Most currency traders stay out of the spotlight, but a few have achieved international fame. These well-known players have defied expectations by putting up tremendous numbers over the course of their careers. They are influential personalities who have had a significant impact on the investment sector.
These experts provide advice to newcomers to the forex market as well as seasoned traders trying to better their bottom line. By taking precisely planned risks, these traders have set an example for others to follow.
We've profiled five of the greatest below, some of whom are shockingly humble while others brag about their achievements. What they all have in common is an unwavering sense of self-assurance that determines their financial achievement.
George Soros was born in 1930 in Budapest. After leaving Budapest, Hungary, in 1947, George Soros began his banking career at Singer & Friedlander in London.
He worked at a number of financial institutions before founding Soros Fund Management in 1973. In August 1998, the very successful company was said to have made $22 billion in profits.
In 1992, he became famous around the world as the trader who broke the Bank of England, making a $1 billion profit after short-selling a whopping $10 billion in British pound sterling (GBP).
The United Kingdom withdrew its currency from the European Exchange Rate Mechanism on Sept. 16, 1992, after failing to maintain the required trading band due to Soros' trade, cementing a day in history known as Black Wednesday.
This spectacular trade was a career highlight for him, and it sealed his reputation as one of the best traders of all time. Soros was one of the world's top 300 wealthiest people in 2021.
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Stanley Druckenmiller grew up in a middle-class suburban Philadelphia family and began his financial career at The Pittsburgh National Bank as a management trainee in 1977. He swiftly ascended to prominence, and three years later, he founded Duquesne Capital Management.
Between late 1988 and 2000, Druckenmiller served as the chief strategist for the Quantum Fund, where he effectively managed money for George Soros for several years.
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Druckenmiller also collaborated with Soros on the infamous Bank of England trade that catapulted him to fame. When he was featured in the best-selling book The New Market Wizards, published in 1992, his fame grew even further.
He shut down his hedge fund after surviving the 2008 financial crisis, claiming that the relentless desire to maintain his successful track record had worn him down.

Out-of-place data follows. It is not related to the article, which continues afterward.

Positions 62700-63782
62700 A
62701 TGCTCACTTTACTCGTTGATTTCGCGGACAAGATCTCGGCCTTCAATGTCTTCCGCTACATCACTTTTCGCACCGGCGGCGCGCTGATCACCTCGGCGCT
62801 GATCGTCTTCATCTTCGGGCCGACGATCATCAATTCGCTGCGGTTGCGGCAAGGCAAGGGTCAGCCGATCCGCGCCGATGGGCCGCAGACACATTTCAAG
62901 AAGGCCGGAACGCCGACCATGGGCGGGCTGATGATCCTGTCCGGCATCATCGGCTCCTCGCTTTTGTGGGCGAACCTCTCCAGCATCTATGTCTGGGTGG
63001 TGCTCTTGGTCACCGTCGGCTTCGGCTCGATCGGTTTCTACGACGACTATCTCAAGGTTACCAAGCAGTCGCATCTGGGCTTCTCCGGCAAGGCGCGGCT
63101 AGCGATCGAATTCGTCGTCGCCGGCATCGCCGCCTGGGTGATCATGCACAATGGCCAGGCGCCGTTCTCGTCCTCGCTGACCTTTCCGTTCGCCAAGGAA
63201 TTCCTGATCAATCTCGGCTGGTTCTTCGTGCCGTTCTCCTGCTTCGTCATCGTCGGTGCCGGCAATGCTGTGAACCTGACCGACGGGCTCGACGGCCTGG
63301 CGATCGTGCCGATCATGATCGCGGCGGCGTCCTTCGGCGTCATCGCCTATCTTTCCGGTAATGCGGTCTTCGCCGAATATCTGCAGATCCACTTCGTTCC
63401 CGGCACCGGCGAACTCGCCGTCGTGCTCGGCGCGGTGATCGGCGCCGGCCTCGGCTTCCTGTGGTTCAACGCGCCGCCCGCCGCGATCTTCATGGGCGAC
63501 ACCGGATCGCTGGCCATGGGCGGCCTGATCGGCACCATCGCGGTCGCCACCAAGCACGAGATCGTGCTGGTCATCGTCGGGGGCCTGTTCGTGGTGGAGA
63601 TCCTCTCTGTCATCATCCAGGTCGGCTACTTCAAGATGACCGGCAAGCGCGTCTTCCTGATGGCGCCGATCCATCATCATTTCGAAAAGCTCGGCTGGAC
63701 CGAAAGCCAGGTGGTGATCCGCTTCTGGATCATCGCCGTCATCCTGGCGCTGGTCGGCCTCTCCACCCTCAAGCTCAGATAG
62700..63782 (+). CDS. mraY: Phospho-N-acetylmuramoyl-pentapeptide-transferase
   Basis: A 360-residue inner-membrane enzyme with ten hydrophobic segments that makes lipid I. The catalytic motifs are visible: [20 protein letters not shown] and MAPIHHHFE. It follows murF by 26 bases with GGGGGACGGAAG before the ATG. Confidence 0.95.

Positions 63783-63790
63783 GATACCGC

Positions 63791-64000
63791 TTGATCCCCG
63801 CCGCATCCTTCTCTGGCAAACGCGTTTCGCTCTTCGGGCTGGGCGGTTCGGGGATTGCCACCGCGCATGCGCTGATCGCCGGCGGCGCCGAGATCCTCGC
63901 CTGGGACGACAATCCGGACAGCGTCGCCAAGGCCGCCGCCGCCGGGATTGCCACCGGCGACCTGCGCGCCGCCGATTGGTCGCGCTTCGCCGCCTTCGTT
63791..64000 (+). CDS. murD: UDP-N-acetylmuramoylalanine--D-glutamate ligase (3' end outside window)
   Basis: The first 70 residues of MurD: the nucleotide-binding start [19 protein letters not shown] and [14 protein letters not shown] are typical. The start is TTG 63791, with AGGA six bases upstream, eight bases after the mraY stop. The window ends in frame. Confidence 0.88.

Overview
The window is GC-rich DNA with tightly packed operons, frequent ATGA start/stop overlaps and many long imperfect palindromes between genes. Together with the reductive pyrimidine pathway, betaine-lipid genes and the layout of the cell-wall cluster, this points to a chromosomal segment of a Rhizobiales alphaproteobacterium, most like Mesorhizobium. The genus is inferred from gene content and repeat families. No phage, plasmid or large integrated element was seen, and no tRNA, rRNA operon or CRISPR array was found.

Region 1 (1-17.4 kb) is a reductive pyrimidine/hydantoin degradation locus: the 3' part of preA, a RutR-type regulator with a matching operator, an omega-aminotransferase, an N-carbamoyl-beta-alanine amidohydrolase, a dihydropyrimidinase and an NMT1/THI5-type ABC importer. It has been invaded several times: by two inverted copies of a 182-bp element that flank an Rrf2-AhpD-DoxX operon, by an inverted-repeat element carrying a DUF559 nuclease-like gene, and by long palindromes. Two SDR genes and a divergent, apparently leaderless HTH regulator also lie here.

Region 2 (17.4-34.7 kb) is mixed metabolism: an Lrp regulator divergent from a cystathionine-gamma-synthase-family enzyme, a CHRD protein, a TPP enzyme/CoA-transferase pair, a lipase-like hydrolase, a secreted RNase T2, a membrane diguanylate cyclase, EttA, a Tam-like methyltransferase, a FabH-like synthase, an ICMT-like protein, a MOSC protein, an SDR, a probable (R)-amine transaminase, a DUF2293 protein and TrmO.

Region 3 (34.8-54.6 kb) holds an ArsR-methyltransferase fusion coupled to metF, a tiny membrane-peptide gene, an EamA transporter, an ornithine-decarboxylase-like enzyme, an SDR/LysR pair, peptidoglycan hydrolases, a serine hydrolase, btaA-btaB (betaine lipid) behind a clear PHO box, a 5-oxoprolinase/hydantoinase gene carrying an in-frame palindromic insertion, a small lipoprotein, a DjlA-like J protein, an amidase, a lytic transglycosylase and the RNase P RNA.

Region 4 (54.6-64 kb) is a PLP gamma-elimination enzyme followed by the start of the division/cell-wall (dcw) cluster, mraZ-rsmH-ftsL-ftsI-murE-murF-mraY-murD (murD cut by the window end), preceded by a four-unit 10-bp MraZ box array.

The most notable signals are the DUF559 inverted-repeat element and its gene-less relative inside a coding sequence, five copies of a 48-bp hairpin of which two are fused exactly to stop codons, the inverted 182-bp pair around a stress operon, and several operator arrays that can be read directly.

After leaving Salomon Brothers, Andy Krieger joined Banker's Trust in 1986. 11 He quickly established himself as a good trader, and the corporation rewarded him by raising his capital limit to $700 million, far beyond the regular $50 million limits. 12 With this money, he was in a great position to profit from the October 19, 1987 stock market meltdown, which is now known as Black Monday.
Krieger concentrated on the New Zealand dollar (NZD), which he claimed was vulnerable to short selling because of a global financial asset panic.
By combining foreign currency options with his already large trading limit, he was able to obtain a short position that may have matched the New Zealand money supply.
He made $300 million in earnings for his firm as a result of this trade. He abruptly departed the company the next year, reportedly upset with a rumored $2.5 to $3 million bonus.
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Bill Lipschutz began trading in the late 1970s while a student at Cornell University. He turned $12,000 into $250,000 during that period, but he lost everything after one bad trading choice, a painful lesson in risk management that he carried with him throughout his career.
He started working with Salomon Brothers in 1981 while pursuing his MBA.
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At a time when forex markets were rising in popularity, Lipschutz moved to Salomon's newly formed foreign exchange section. He was an instant success, with the company making more than $300 million per year by 1985.
In 1984, he was promoted to a principal trader for the firm's enormous currency account, a position he held until his retirement in 1990. Hathersage Capital Management promoted him to Principal and Director of Portfolio Management.
Bruce Kovner, who was born in Brooklyn, New York, in 1945, didn't make his first transaction until he was 32 years old, in 1977. He made a $22,000 profit by borrowing money from his own credit card to buy soybean futures contracts.
He went on to work as a trader for Commodities Corporation, where he made millions of dollars and established a great name in the field.
Caxton Associates, which he formed in 1983, has grown to become one of the world's most successful macro hedge funds, with assets of more than $12 billion.
Profits and management fees from the fund, which were split between financial and commodity positions, propelled the reclusive Kovner to the top of the FX industry until his retirement in 2011.
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From Soros to Kovner, the common thread running through this list of notable forex traders is that they have gained handsomely from their careful trades, which, when combined with self-confidence and a voracious appetite for risk, has established them among history's best and wealthiest investors.